DETROIT (AP) -- Delayed shipments of the new Jeep Cherokee will likely trim Chrysler's third-quarter profit, though strong U.S. sales of the Ram pickup and Grand Cherokee SUV will mitigate that. CEO Sergio Marchionne's mission to unite Chrysler and Italian automaker Fiat SpA is ongoing as the Chrysler Group reports on its quarterly performance Wednesday before the open of trade on Wall Street.
WHAT TO WATCH FOR: Like the first quarter, when a delay in shipments of the new Ram pickup and Grand Cherokee SUV caused a 65 percent drop in profits, delays launching the new Jeep Cherokee will cost Chrysler. The new, small SUV, which is made in Toledo, Ohio, was scheduled to go on sale in September. That date was pushed back so Chrysler could fix issues with its new nine-speed transmission. Chrysler finally began shipping Cherokees last week.
U.S. sales of the Ram rose 23 percent in the third quarter compared with the same period last year, and Chrysler also made more per truck, Kelley Blue Book said. Buyers paid an average of $36,724 per truck in the third quarter, up 5.3 percent from a year ago. Jeep Grand Cherokee sales also rose 30 percent, and buyers paid 9 percent more, or $40,175 per vehicle, for the newly revamped SUV.
Overall, however, it was a lackluster quarter in the U.S., where Chrysler does three-quarters of its business. Chrysler's sales rose 7.7 percent, lagging the total industry increase of 12 percent. The Chrysler, Dodge, Jeep and Ram brands saw sales increases, but Fiat's U.S. sales fell 7.5 percent. Chrysler didn't gain any U.S. market share compare to the same quarter a year ago.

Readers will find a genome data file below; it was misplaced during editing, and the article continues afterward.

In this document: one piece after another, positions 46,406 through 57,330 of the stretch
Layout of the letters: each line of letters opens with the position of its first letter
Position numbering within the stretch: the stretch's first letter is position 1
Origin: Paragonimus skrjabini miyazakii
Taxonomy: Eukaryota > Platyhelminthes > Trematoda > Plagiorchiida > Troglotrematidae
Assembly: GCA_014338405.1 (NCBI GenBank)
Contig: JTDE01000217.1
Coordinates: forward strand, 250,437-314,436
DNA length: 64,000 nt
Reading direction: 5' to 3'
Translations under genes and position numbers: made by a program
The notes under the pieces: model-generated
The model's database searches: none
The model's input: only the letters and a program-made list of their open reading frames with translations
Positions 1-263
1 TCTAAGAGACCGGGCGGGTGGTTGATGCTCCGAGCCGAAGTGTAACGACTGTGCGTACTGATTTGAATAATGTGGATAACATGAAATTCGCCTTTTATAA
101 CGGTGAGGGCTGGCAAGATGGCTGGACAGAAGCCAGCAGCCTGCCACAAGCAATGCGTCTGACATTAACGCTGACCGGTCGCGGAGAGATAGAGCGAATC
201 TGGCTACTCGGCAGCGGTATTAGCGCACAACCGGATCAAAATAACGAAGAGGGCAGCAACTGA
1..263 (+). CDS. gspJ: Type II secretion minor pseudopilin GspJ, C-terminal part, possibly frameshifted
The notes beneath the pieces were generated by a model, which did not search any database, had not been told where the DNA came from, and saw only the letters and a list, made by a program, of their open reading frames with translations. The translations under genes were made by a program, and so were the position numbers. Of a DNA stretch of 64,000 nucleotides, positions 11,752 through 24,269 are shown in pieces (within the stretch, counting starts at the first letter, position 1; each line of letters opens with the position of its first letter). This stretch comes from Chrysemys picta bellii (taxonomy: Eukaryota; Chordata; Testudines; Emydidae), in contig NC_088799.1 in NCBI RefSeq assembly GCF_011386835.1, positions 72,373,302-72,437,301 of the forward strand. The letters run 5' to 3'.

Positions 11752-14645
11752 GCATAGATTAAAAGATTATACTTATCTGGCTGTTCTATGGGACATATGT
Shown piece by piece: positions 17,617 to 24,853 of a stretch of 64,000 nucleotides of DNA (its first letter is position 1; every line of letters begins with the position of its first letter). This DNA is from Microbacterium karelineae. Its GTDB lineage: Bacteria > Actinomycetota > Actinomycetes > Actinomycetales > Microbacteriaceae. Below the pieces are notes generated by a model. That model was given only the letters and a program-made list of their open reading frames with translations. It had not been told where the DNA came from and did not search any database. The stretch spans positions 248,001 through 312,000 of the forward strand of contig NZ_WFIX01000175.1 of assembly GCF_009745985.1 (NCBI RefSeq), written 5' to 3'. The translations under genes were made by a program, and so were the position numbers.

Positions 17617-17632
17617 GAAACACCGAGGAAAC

WHY IT MATTERS: Under the ownership of Fiat, the Auburn Hills, Mich., automaker has been transformed since its 2009 trip through bankruptcy protection. Marchionne has acknowledged growing pains as the company tries to rapidly increase production and introduce new products.
"You need to remember that in 2010 we produced 1 million cars. We're now at two-and-a-half times that level," Marchionne said in July.
Marchionne's hope is to combine Chrysler and Fiat, but he first must convince the union-run trust that owns a 41.5-percent stake in Chrysler to sell its share to Fiat. The trust says that stake is worth $4.27 billion, while Fiat says it's worth $1.75 billion. Chrysler's third-quarter financial results could impact those negotiations.
LAST YEAR'S QUARTER: Chrysler earned $381 million on revenue of $15.5 billion in the July-September period a year ago.
- Sergio Marchionne